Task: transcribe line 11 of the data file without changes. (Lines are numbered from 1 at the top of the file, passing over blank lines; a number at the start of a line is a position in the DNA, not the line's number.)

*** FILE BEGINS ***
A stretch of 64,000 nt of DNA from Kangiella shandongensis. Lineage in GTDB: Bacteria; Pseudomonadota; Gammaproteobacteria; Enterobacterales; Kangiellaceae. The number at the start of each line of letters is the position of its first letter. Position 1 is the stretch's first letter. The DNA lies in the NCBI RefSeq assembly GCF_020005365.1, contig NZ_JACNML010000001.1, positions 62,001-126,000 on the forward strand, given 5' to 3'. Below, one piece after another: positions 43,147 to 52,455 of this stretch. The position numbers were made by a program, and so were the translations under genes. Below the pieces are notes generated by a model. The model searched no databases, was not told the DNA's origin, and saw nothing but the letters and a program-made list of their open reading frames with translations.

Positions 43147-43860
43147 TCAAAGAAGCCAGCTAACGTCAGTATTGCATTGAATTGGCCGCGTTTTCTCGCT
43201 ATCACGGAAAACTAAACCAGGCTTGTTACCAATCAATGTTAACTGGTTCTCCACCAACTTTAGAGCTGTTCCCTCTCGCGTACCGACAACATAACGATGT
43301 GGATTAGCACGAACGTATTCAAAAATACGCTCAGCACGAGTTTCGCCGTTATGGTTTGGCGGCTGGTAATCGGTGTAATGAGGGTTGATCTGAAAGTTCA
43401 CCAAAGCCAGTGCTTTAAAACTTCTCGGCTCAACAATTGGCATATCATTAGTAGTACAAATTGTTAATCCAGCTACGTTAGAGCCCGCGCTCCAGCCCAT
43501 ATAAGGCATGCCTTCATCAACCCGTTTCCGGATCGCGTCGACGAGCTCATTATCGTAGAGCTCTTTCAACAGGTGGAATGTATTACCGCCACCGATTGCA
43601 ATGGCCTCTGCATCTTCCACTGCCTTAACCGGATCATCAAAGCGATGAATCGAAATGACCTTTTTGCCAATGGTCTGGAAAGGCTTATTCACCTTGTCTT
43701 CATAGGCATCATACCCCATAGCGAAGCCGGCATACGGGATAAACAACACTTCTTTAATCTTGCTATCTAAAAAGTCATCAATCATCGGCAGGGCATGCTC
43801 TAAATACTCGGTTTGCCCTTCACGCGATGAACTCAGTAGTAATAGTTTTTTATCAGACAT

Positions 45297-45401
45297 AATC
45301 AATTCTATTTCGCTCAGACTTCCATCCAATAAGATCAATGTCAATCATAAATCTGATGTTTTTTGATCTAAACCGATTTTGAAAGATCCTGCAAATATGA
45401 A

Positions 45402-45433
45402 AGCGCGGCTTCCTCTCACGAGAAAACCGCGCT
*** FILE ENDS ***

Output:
Positions 45297-45401